The parents swept up in the nationwide college-admissions scam are accused of not only helping their children cheat their way into elite universities, but also of getting a tax deduction for their illicit payments.
The Justice Department last week alleged that dozens of wealthy parents — including two well-known television actresses, a parenting-book author, a top attorney and several chief executives — participated in a $25 million scheme to help their children get accepted to such top colleges as Yale, Georgetown, Stanford and the University of Southern California.
Law-enforcement officials charged ringleader William “Rick” Singer of Newport Beach, California, with racketeering, money laundering and obstruction of justice in what the FBI dubbed “Operation Varsity Blues.” Singer has pleaded guilty and is cooperating with investigators. He owned the Edge College & Career Network, a for-profit college counseling and preparation business.
Singer was also the chief executive of the Key Worldwide Foundation (KWF), which claimed to the IRS that it was a nonprofit charitable organization.
In 2013, the IRS approved KWF as a tax-exempt organization under Section 501©(3), according to an affidavit filed by the FBI. This meant it didn’t have to pay federal income tax, and individuals who contributed to the charity could receive a tax deduction for their donations.
In its most recent filing with the IRS, the KWF said the foundation “endeavors to provide education that would normally be unattainable to underprivileged students.”
But wiretapped phone transcripts released by the FBI purport to show the true purpose of the charity — to be the conduit for five- and six-figure bribes paid by parents. These parents allegedly include actresses Felicity Huffman, who starred on the TV show “Desperate Housewives,” and Lori Loughlin, who appeared as Aunt Becky on “Full House.”
Loughlin and her husband allegedly hid their payments in two $200,000 wire transfers to the charity to get their daughters into USC. Another couple allegedly made a contribution of $400,000 to KWF to secure admission for their daughter to Georgetown. One family is accused of “donating” $900,000. Huffman paid $15,000 to the fake foundation on behalf of her eldest daughter, according to the FBI.
Parents got written letters from KWF that said, “Thank you for your generous donation.” To make the bribes appear legitimate they received receipts from KWF falsely indicating that “no goods or services were exchanged” for their supposed donations, according to authorities.
“Singer allegedly agreed with certain clients to disguise bribe payments as charitable contributions to the KWF, thereby enabling clients to deduct the bribes from their federal income taxes,” the Justice Department said.
The payments to the charity were used for such purposes as to pay people to take either the SAT or ACT for students or to pay university athletic coaches to falsely designate the children as student athletes in sports they didn’t actually play, according to the affidavit.
The breadth of the deception is mind-boggling. Yet it does provide an opportunity to clarify the rules for those of you who want to make legitimate charitable donations. Here are some do’s and don’ts to keep you in the clear with the IRS and the FBI.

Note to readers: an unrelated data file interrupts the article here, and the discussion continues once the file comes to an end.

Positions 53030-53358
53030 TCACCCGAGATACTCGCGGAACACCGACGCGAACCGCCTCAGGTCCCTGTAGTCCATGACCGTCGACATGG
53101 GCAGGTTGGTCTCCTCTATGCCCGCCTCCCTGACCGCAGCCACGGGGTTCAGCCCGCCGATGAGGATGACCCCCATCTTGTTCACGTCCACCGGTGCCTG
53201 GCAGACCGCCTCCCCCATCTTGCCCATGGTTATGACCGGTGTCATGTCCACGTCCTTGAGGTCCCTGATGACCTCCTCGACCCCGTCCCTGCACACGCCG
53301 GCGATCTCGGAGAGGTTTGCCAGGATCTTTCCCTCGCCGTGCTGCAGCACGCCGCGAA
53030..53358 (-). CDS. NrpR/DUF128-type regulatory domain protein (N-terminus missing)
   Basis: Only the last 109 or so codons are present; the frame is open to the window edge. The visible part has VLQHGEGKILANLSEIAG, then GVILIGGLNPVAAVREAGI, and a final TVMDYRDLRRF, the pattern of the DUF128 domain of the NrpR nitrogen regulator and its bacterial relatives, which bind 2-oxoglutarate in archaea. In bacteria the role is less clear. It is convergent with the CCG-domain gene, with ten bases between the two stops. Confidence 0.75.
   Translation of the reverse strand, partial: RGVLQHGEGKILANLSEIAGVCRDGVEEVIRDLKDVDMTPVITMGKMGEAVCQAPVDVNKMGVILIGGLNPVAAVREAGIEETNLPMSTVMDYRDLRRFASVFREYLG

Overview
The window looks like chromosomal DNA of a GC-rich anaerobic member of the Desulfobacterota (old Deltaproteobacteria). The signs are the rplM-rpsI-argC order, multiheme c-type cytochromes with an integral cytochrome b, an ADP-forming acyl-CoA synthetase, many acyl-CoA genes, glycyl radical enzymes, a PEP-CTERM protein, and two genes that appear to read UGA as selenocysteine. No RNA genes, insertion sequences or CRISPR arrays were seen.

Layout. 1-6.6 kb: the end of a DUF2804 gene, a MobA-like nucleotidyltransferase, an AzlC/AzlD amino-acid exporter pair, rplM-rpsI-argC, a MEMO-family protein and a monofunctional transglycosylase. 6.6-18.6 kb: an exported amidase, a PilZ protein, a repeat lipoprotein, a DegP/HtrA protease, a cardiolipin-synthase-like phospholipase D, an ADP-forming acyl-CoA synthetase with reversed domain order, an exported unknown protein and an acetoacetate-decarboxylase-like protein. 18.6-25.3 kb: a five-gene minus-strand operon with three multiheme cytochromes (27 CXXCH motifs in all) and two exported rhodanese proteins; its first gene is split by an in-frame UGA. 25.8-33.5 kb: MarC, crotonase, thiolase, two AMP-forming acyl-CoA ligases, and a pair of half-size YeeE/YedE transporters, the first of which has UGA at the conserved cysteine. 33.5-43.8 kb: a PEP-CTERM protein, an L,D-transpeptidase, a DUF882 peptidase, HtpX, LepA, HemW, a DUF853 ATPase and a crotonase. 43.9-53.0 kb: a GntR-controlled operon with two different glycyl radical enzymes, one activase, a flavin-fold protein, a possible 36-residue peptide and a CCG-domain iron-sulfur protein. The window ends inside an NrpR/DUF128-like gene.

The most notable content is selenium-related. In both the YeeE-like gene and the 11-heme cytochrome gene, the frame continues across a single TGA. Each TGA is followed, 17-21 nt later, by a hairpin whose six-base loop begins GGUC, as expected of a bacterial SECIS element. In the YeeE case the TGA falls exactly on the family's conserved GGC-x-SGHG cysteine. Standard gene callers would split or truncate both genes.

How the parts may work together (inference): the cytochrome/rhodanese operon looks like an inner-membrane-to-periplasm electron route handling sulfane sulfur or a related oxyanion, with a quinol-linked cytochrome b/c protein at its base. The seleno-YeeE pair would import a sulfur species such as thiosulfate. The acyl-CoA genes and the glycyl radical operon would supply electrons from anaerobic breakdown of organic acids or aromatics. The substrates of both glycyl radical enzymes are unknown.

Charitable donations have to be made to qualified and legitimate organizations in order to claim a deduction. The parents in this alleged scheme seem to have doubled down on dumb by falsely reporting bribe payments as charitable donations.
You need proof of your donation. Regardless of the amount of money you give, you have to have a record — such as a canceled check or a letter from the charity — that proves you made the donation.
No, you can’t deduct money you give to your grandchild. You cannot deduct contributions made to specific individuals.
For any contribution of $250 or more, you have to get a written description from the qualified organization that describes the property or quantifies the amount donated. The organization also has to indicate whether any goods or services were given in exchange for the gift. If so, you have to provide a description and estimate of the value of those goods or services, the IRS says.
Stiff IRS penalties await cheaters. The rich folks in the admissions scheme probably can afford the penalties for tax fraud. But can you? You get hit with a 75 percent penalty for the portion of any underpayment attributable to fraud.
Given that this scheme allegedly benefited children of affluent parents, it’s particularly heinous that KWF exploited the tax code by claiming the charity wanted to “open new avenues of educational access to students that would normally have no access to these programs,” according to the organization’s IRS filing.
If found guilty, prosperous parents bought their kids’ way into brand-name colleges by using a phony nonprofit that claimed to be helping disadvantaged children obtain a college education. That’s rich with irony.
Michelle Singletary can be reached c/o The Washington Post, 1301 K St., N.W., Washington, D.C. 20071. Her email address is firstname.lastname@example.org. Follow her on Twitter (@SingletaryM) or Facebook (www.facebook.com/MichelleSingletary).